AR-News: AR NEWS: Keenesburg center provides home for big cats and
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Fri Sep 12 23:50:21 EDT 2003
By EMILY LAIDLAW
Times Staff Intern
By the time he was five months old, Judah's ears already lay permanently flat
on his head, making him resemble a domestic Scottish fold cat rather than the
wild mountain lion he is.
His owners admitted they had repeatedly beaten him on the head and ears to
"show him who was boss." Miraculously, Judah, who turned 2 years old in August,
appears to have no permanent hearing loss from the abuse.
Seeing Judah happily playing and purring at his new home at the Rocky
Mountain Wildlife Conservation Center in Keenesburg, it is difficult to imagine how
anyone could want to inflict pain on him. It is even more surprising to see how
lovable and trusting he has become toward his caretakers at the center,
despite his past.
Yet Judah's story is not at all uncommon. He is only one of 60 mountain
lions, tigers, jaguars, leopards, servals, bobcats and lions that now call the
Rocky Mountain facility home. The center also houses 20 rescued black and grizzly
A private, non-profit organization, the center takes in animals that have
suffered abuse, neglect and exploitation or that can no longer be cared for by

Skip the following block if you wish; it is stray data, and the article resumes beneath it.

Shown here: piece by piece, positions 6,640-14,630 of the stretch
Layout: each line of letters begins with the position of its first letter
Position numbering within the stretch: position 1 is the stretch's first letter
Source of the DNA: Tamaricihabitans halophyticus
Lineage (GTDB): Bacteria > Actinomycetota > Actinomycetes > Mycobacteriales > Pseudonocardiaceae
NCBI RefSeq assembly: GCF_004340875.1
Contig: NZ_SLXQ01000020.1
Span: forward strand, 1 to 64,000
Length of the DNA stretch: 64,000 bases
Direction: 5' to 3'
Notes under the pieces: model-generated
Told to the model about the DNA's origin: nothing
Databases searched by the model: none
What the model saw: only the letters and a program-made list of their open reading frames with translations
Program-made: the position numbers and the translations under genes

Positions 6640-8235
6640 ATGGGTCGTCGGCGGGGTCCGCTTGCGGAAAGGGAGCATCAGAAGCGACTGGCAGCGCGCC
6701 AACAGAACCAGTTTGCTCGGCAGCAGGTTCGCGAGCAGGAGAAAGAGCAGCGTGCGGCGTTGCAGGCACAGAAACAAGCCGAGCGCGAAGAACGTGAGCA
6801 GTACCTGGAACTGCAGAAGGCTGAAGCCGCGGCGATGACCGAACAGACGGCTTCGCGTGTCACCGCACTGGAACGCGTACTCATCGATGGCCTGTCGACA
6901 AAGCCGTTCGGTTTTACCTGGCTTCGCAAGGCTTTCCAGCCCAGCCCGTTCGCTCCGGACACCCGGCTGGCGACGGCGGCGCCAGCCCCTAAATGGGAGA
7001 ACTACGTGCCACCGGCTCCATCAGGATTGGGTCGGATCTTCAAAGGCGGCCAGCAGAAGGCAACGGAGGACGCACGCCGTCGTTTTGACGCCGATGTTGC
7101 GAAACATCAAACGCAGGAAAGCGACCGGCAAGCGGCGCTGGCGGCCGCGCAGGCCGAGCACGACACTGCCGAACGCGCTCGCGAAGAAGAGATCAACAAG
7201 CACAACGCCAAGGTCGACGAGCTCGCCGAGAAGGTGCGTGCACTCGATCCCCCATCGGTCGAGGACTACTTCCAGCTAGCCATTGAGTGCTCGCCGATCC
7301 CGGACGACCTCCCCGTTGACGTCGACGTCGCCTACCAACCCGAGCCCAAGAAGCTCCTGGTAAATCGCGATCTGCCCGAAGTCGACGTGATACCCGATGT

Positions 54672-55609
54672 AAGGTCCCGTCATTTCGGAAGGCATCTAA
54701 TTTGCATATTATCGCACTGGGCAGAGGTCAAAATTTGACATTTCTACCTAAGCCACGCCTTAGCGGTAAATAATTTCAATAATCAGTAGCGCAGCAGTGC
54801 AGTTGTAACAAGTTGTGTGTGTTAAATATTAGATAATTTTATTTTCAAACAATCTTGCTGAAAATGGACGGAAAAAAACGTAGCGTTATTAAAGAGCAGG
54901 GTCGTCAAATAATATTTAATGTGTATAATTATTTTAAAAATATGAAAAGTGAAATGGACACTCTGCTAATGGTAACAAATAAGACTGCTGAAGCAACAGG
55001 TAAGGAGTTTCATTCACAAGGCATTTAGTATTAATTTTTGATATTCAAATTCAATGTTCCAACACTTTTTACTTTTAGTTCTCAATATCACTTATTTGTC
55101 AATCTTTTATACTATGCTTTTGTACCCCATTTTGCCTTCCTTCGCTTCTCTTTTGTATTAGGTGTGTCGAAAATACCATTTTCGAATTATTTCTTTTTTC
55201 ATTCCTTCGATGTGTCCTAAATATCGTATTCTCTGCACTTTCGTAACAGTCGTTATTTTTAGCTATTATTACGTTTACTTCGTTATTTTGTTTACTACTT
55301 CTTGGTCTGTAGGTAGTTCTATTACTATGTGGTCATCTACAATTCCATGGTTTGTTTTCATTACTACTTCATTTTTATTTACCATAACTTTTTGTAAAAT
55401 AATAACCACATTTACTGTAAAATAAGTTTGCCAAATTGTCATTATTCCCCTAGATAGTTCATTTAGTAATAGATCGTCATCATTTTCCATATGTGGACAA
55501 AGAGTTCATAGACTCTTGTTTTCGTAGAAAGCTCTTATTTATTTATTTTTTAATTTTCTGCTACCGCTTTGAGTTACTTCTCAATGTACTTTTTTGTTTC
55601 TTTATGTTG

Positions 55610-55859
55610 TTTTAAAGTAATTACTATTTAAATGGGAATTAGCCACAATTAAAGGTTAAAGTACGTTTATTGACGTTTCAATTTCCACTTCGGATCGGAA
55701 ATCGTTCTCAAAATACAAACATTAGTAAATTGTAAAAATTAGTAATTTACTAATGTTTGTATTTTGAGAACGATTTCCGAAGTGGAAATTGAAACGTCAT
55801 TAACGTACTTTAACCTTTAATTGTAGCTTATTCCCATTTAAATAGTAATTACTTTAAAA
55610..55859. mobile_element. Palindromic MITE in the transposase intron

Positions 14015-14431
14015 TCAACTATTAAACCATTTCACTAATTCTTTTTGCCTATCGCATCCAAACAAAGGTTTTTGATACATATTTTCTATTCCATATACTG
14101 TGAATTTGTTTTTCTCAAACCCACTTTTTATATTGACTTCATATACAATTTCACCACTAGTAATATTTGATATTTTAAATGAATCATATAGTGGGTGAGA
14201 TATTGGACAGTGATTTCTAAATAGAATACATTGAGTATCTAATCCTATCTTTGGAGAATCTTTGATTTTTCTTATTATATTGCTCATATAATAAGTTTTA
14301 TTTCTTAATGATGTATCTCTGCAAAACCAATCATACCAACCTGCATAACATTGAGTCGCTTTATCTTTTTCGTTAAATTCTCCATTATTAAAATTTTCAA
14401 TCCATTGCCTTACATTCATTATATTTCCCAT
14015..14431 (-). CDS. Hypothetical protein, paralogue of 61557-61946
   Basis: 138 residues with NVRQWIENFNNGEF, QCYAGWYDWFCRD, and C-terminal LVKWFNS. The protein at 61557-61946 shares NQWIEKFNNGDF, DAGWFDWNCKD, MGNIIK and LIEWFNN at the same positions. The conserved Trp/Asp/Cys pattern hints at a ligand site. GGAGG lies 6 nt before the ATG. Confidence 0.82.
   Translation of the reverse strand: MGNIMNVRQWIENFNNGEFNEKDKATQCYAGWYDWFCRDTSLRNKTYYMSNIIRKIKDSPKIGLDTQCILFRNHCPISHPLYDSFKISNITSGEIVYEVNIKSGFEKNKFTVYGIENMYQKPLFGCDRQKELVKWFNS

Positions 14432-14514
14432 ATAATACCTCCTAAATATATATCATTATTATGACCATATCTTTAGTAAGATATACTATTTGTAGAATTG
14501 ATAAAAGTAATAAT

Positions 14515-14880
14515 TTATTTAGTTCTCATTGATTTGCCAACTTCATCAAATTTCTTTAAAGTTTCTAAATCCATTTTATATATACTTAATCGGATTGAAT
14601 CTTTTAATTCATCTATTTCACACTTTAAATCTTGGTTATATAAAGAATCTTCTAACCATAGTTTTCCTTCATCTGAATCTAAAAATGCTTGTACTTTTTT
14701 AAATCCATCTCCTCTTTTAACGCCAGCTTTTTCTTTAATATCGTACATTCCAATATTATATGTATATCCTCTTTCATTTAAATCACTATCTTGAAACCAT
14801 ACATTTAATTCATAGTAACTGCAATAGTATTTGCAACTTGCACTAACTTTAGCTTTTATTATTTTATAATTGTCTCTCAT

another facility. Founded in 1980 by Pat Craig, the conservation center is the
only accredited rescue center for great cats and bears within an 800-mile
radius of Denver and one of only 17 such accredited centers in the United States.
Nala, an African lion and longtime resident of the center, was purchased at
an exotic animal auction when she was only a few weeks old and was tied to
tires to keep her contained. But as she grew larger, she learned to drag the tires
After adding more tires failed to keep her in one place, her owners put her
in a cage so small that she continually cut her face and body and almost bled
to death. Now, a favorite at the center, she is leading a happy and healthy
African lion Solomon was rescued from central Mexico after alarmed tourists
reported seeing him as a roadside attraction. His owner, a fortune teller, kept
him in a six by 12-foot cage located only four feet from a busy highway in
hopes of attracting business.
Nala and Solomon are just a few of the thousands of wild animals who have
been abandoned or kept illegally as pets and need homes each year, said Toni
Scalera, the center's marketing and public relations director. Because of their
exposure to humans, these animals have lost their primitive instincts and cannot
survive on their own in the wild.
And even though the center is located on 120 acres -- 65 of which are
currently developed with indoor and outdoor enclosures and recreation areas for the
animals -- it has nearly reached its capable holding capacity.